Wild Dragon Soul by Tatjana Garibaldi is described as “A collection of short stories, written in fairy-tale style, about a journey to find the inner artist.” While this may suggest a book literally about the creation of art, it is more abstract than that, but also quietly comforting. One might call these children’s stories for adults, while they could also be enjoyed by children as well.
The opening story, “Daisy,” for example, is about a flower growing underneath a goose’s nest. The flower can hardly be described as an “artist,” but it is about perseverance, getting help from others, and the quiet triumph of personal growth. So while the stories are not necessarily about artistic creation, per se, they are uplifting. In other stories, it’s a bit more inscrutable about how the story pertains to the inner artist, but that is also what makes the book an interesting puzzle.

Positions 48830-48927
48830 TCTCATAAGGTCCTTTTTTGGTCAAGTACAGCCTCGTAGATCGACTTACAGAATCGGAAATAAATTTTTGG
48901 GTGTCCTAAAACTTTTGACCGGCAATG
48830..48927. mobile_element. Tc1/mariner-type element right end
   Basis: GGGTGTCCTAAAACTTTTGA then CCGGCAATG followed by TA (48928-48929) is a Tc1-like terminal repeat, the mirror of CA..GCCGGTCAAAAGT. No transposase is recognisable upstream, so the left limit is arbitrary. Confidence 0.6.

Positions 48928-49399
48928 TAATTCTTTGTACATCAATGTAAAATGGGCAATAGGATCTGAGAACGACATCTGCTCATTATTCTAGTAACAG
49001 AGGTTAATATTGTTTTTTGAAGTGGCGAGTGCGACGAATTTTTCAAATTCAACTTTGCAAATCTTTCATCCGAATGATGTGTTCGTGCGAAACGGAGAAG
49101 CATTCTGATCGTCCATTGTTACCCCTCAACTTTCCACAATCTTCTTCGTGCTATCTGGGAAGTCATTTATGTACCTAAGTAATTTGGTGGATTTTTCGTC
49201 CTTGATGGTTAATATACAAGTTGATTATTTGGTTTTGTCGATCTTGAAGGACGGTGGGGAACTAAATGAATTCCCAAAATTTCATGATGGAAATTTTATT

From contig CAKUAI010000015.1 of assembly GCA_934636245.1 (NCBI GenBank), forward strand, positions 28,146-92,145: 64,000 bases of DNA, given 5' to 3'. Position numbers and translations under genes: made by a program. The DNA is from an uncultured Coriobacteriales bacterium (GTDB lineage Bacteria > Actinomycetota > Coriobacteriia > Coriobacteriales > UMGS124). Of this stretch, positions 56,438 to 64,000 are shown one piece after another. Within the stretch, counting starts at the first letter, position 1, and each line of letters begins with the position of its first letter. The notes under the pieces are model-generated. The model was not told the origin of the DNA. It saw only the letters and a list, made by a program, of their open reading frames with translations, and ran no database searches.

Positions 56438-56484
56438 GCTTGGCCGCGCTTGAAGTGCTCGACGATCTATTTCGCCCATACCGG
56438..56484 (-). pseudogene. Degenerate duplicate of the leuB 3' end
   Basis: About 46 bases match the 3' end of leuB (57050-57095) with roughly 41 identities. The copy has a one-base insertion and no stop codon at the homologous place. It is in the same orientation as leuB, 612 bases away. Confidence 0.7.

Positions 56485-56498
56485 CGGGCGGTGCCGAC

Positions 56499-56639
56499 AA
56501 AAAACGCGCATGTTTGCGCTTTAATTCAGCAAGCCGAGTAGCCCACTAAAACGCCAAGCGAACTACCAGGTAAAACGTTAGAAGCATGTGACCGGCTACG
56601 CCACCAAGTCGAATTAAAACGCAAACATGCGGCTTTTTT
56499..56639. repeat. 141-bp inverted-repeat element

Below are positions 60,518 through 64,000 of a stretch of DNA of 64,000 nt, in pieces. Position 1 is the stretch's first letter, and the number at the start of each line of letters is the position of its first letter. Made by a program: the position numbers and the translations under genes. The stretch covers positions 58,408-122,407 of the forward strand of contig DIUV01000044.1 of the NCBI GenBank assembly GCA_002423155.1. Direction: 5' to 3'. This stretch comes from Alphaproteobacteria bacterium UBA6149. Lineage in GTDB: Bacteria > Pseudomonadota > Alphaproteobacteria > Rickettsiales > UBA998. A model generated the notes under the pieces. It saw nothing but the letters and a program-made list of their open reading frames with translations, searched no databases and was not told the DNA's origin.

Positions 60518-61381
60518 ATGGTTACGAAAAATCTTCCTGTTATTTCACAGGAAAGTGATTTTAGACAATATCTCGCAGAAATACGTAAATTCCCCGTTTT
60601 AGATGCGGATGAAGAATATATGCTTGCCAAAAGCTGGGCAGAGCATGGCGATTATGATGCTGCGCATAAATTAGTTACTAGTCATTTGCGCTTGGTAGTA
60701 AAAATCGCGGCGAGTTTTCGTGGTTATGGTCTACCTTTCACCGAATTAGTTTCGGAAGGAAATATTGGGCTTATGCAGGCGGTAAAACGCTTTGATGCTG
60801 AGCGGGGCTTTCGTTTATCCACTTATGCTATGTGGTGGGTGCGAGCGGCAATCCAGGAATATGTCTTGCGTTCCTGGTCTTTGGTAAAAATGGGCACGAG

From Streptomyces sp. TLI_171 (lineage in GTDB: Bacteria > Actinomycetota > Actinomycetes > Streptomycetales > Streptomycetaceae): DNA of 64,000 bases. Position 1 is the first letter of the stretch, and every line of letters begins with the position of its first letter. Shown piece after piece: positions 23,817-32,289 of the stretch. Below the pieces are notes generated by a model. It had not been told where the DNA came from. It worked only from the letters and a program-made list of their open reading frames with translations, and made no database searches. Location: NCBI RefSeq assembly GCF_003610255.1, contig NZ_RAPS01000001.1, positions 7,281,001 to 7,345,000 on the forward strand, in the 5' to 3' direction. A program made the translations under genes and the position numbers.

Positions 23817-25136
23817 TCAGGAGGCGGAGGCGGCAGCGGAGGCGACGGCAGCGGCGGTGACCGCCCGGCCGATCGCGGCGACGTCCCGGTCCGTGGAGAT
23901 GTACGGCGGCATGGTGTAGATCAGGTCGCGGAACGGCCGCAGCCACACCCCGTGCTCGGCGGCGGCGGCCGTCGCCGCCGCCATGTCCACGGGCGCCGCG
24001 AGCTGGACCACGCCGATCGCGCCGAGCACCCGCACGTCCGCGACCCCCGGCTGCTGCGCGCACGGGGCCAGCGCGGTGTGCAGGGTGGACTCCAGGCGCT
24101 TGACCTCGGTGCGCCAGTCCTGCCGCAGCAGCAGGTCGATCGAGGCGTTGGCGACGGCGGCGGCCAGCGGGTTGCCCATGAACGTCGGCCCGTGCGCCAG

In fact, each parable could be about well more than the inner artist. In “Dragon Wings,” a group of serpents steal the wings from dragons because they want to fly. This could be interpreted many different ways.
Art is, of course, open to interpretation. So Wild Dragon Soul isn’t just a book of parables about the inner artist, it’s about strengthening your artistic mind through the art of interpretation. Overall, a subtly profound, relaxing and enjoyable read.